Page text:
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The UK is set to leave the EU at the end of the year. A period of four years has elapsed since the landmark result was announced.
Negotiations between the UK and EU are under way, too, as both parties attempt to strike a deal that would see either side trading with one another on rules similar to those currently in place.
However, neither side is entirely happy with certain propositions from the other.
Matt Hancock, the Health Secretary, claimed a trade deal with the EU based on the UK’s “very reasonable” demands is still possible.
He said he “very much” hoped a no deal outcome could be avoided if the two sides could work together.
This came after the EU’s chief Brexit negotiator, Michel Barnier, accused the UK of “backtracking” on its commitments.
Mr Barnier said there are four main areas where differences in opinion remain: fisheries, competition rules, governance and police cooperation.
Without a new deal by January 1, 2021, the two sides will default to World Trade Organisation trading terms.
Despite the disagreement, the UK has ploughed ahead with striking trade deals elsewhere in the world.
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The Brexit vote, announced in 2016, came as a shock to many in the UK and Europe.
David Cameron, then Prime Minister, called the vote as part of a campaign to ensure he retained the keys to Downing Street in the 2015 general election – he succeeded.
He didn’t, however, envisage Leave ever winning, campaigning to remain a part of the EU.
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On his loss, the EU feared a number of “copycat” populist leaders around the bloc could attempt to emulate Mr Cameron and drive referendums in their countries onto the agenda.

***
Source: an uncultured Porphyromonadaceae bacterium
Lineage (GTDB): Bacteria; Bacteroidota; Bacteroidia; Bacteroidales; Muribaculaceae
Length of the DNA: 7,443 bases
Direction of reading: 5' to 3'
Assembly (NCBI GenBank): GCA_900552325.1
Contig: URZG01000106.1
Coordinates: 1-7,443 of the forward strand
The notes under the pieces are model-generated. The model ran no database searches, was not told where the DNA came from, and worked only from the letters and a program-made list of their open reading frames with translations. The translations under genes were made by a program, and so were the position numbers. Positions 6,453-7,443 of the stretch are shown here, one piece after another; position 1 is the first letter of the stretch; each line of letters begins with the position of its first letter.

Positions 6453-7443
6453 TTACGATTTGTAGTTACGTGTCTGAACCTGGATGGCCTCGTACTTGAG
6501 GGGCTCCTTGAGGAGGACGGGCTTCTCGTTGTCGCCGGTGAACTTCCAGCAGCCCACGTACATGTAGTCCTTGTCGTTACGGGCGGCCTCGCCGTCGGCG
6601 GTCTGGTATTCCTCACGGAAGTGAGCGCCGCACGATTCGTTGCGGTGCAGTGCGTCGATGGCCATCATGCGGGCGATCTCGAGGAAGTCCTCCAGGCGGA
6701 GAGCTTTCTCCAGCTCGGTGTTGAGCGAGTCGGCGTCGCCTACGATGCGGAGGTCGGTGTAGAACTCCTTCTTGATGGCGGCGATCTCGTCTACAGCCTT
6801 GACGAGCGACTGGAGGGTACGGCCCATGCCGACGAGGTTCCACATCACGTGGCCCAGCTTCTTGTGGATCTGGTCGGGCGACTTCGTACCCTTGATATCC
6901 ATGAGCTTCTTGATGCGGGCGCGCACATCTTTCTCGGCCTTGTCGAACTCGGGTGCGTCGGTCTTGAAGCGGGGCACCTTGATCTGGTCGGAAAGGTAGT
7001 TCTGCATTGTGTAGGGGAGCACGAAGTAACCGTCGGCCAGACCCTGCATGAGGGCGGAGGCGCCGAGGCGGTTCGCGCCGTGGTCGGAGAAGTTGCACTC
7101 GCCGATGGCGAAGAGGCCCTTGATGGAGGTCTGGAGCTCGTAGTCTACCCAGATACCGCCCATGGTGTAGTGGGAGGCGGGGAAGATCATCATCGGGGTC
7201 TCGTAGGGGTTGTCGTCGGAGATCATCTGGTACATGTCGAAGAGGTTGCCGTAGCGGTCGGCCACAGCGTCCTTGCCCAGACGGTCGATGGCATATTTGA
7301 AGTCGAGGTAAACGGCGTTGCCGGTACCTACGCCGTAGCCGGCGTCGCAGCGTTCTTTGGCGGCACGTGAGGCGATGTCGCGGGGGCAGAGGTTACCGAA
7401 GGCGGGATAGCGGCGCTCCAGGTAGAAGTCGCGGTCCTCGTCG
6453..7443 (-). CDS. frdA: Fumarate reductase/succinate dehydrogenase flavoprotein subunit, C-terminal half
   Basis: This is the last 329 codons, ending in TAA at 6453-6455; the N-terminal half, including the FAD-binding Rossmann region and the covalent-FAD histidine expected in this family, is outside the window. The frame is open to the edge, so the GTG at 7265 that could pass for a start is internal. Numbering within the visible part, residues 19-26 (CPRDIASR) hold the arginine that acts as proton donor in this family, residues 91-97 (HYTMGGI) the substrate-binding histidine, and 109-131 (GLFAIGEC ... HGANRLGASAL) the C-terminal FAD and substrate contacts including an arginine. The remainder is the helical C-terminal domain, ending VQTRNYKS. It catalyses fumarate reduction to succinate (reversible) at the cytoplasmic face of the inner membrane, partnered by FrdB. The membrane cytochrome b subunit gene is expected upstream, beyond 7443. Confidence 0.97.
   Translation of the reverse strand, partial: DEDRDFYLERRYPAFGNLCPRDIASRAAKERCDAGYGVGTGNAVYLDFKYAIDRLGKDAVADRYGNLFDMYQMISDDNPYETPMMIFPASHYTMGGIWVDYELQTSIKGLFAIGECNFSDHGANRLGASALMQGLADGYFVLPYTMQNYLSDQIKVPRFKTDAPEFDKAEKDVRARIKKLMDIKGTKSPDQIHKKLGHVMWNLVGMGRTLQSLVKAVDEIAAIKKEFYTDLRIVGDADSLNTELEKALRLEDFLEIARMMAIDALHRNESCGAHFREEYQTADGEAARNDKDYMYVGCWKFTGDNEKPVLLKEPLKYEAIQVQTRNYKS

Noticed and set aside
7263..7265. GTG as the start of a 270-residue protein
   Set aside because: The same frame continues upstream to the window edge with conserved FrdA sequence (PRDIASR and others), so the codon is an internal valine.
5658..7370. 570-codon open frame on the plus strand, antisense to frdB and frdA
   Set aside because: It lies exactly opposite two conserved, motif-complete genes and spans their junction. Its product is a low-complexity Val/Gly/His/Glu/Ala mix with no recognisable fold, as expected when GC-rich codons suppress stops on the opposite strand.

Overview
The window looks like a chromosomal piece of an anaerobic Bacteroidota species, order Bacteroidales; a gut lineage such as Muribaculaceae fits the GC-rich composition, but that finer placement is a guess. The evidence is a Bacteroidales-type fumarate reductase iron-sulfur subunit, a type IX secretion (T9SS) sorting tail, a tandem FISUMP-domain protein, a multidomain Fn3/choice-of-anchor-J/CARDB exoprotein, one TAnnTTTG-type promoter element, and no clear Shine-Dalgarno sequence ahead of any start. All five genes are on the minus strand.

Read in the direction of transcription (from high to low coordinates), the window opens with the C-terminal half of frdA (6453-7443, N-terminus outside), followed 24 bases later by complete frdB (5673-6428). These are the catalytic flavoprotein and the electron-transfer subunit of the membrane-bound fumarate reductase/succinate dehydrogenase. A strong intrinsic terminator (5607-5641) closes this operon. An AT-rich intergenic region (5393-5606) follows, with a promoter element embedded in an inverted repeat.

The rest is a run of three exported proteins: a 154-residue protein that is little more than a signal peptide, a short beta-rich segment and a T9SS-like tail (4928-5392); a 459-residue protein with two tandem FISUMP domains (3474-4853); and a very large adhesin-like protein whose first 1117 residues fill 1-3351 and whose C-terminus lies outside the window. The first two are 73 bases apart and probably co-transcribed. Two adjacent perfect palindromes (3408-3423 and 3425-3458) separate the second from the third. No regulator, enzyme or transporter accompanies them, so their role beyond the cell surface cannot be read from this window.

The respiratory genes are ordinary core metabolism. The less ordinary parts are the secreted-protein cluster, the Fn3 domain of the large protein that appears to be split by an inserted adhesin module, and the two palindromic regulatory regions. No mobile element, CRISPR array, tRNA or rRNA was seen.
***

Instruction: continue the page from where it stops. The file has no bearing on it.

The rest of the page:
Fears didn’t appear over-stretched, either, as voters in France, Italy and the Netherlands demanded their own votes on EU membership and the euro.
Italy which, at the time, was enduring a right-wing populist surge, was among those tipped to challenge the EU most fervently.
At the time, the anti-establishment Five Star movement declared it would demand a referendum on the euro.
The party’s leader, Beppe Grillo, went as far as to call for a full referendum on EU membership.
He said: “The mere fact that a country like Great Britain is holding a referendum on whether to leave the EU signals the failure of the European Union.”
Worryingly for the EU, Five Star won 19 out of 20 mayoral elections in June 2016 – just days after the Brexit result.
Meanwhile, in France, right-wing groups garnered similar momentum.
Marine Le Pen’s Front National demanded France revise its place in the EU.
She said: “I would vote for Brexit, even if I think that France has a thousand more reasons to leave than the UK.”
She has since softened her stance on the issue and instead plans to reform the EU from the inside.
Most surprisingly, the Netherlands, whose position within the bloc was largely considered safe, appeared to turn against the EU after Brexit.
Polling there in 2016, according to The Daily Telegraph, revealed how the majority of voters wanted a referendum on membership.
Further restlessness with the EU spread across the continent, as demonstrated in a 2016 Barclays poll.
Here, EU big hitters too wanted referendums on membership.
Among them, Sweden, Belgium, Germany, Spain and Hungary.
The turning tide proved that Mr Cameron, albeit unintentional, had inspired a swathe of alternative political figures across the continent to question their place within the EU.
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